You’re landing partnerships, you’re getting your coin, you’re making the big moves. I’m so proud of you for creating the influencer journey of your dreams and I’m so excited to get to help you do it! This week, I’m answering Amanda’s suggested topic via my email list and trust me, this is going to be a great read. So grab your pen, notebook, and blanket to take notes: we’re going to talk about Mistakes To Avoid When Working With Brands.
We have all heard horror stories about brands doing influencers dirty, but more often than not, those are one offs, kind of “live and learn” moments. Usually, brands have very established influencer programs and maintaining positive relationships with them is super important for future collaborations as well as to prevent their marketing department from going to other brands and telling them you’re not someone easy to work with. It’s a small world. A lot of time marketing managers represent several brands at once, and they know to mingle amongst each other.
So, here are eight mistakes to avoid when working with brands:
Reply In A Timely Manner
Since we treat influencing and content creation like a job, you should set time aside every day, even twice a day, to answer your emails. This way, you’re never taking more than one business day to get back to important emails.
Make Sure You Have A Contract
None of this email agreement, “trust me” stuff here, besties. You need that ish in writing, signed, sealed, delivered. You can even use DocuSign to electronically sign contracts!
Actually READ The Contract
Otherwise you could end up selling your life away, for very little. Seriously.
Brands want the most bang for their buck. Their incentive is to get the most out of you for the least amount of money, so oftentimes a contract will have Content Rights, Exclusivity, Reshoots, Whitelisting included without giving you extra for your time, work and worth. So please make sure to always read the contract.
Deliver The Deliverables
Make sure you are delivering the deliverables on time and all at once. Google Drive is a great way to send large files for free (just make sure you turn permissions on for all that are viewing your link) and stay organized. You want your content, stories, caption, discount code, etc. Anything you agreed on delivered in one nicely wrapped package, and on time.
* Of course real emergencies happen, but if you’re chronically late on deliverables, you’re shooting yourself in the foot for future partnerships.
Post On An Agreed Upon Time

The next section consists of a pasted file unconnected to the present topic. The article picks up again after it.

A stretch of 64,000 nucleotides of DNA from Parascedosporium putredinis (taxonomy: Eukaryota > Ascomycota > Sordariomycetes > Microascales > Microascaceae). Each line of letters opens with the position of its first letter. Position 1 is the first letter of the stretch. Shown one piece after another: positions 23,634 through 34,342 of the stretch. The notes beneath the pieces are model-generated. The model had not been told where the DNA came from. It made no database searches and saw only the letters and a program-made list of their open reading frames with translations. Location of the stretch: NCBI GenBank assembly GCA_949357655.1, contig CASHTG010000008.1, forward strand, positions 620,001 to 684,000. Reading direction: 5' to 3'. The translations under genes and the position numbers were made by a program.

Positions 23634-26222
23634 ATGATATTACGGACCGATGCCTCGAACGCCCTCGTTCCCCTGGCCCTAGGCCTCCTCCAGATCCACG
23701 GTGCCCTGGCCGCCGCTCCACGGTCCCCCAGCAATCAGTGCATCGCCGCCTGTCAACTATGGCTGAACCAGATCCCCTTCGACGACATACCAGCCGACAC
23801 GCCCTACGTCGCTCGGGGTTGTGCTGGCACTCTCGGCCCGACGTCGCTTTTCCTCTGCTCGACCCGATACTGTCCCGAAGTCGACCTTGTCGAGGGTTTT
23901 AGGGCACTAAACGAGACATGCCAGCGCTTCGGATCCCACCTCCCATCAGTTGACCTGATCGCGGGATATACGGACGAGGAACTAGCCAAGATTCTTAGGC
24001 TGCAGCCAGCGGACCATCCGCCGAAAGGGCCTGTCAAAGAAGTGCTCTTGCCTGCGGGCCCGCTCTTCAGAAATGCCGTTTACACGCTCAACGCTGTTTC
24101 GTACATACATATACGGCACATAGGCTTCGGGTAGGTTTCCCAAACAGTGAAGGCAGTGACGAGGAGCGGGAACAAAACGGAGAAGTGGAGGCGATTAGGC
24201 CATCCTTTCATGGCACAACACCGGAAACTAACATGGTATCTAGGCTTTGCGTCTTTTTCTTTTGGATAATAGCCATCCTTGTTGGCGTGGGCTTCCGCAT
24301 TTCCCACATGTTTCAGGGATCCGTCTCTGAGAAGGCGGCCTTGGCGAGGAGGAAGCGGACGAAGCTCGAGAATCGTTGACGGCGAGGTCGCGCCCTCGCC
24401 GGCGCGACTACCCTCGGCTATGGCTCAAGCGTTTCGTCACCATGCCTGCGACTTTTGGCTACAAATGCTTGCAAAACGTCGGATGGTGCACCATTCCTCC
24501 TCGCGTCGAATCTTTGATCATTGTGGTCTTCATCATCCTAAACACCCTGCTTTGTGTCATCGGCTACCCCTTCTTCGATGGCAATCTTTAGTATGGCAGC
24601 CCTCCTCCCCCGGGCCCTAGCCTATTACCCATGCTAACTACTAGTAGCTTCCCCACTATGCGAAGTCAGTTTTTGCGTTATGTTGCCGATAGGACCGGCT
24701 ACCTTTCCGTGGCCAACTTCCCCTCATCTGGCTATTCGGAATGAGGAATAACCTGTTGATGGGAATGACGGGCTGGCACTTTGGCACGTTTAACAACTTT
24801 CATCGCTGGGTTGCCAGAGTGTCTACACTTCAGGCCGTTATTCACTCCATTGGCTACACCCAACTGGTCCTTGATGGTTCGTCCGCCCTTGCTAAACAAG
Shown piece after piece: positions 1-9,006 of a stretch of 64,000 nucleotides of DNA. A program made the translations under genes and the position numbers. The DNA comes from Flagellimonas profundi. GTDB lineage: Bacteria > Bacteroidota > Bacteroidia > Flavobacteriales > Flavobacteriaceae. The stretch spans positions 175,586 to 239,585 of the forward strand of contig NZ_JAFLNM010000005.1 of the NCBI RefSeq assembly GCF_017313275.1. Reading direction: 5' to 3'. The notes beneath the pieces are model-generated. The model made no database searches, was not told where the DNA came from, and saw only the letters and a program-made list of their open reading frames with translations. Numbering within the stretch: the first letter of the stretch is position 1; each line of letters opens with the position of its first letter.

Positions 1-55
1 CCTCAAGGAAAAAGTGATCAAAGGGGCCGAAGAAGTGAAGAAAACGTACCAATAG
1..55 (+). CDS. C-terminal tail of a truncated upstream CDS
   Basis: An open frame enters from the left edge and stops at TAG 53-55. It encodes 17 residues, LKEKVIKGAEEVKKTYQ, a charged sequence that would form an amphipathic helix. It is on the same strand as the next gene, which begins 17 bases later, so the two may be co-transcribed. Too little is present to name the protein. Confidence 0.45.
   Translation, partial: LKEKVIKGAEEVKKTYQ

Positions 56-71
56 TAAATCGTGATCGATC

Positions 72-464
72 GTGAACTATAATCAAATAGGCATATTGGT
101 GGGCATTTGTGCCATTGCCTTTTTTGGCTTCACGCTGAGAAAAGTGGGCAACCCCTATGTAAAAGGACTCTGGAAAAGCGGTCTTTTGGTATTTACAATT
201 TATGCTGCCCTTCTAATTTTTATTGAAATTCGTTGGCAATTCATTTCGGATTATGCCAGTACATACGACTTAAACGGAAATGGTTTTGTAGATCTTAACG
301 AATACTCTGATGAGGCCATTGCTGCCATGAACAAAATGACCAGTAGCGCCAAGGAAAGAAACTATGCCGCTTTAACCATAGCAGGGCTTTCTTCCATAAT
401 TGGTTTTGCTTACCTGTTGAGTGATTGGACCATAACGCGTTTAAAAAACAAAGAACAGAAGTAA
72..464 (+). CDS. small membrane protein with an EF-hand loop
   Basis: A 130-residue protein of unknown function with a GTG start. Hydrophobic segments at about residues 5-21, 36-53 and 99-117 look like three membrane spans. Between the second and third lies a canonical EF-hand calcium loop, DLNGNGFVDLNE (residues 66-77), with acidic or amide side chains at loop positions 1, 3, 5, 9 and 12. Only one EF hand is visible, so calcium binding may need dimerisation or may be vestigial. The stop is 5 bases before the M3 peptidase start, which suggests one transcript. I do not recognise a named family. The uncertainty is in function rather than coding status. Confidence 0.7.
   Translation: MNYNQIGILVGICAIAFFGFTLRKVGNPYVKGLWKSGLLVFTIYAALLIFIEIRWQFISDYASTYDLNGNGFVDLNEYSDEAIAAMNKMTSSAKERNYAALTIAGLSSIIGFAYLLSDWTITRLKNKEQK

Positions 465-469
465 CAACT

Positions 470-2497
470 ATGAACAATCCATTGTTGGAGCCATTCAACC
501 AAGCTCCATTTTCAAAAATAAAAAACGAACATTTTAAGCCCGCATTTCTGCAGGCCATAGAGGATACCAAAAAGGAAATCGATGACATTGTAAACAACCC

Did you agree to post on Friday? Great. Ask them if they have a preferred time, this way you can notate it and avoid forgetting and posting at 6pm after peak engagement is long over. This way they also don’t have to go chasing you down wondering when you’re going to post. Or vice versa: let them know what time you are going to post so they know when they can expect to see the content on your page.
Tag The Brand
Don’t mess around with Instagram when it comes to their Paid Partnership feature. Use it and avoid getting penalties on your account. Always adhere to FTC guidelines so you don’t hurt your page and future partnerships. Some brands also like being tagged as the collaborator so it also shows up on their feed, but make sure you clarify well beforehand so you don’t have to go back and edit your post.
Most brands request your insights after a certain period of time, such as 24 or 48 hours, so make sure you’re setting alarms so you don’t forget to do it – and if they don’t and your post does really well? Save those for a rainy day to use when you want to work with them again.
Even if you’ve agreed on 30 days after content is posted, best practice for your own tax records and theirs is to invoice and include the agreed upon NET pay on there. Don’t wait for them to send you an invoice, because sometimes they might forget. Always track your invoice dates on a calendar so you can stay organized. Sometimes brands might give you specific instructions on who and where to send your invoice, so make sure to keep note of that too.
Do you follow all these best practices to avoid making mistakes when working with brands? If you liked this post, you can save it to Pinterest: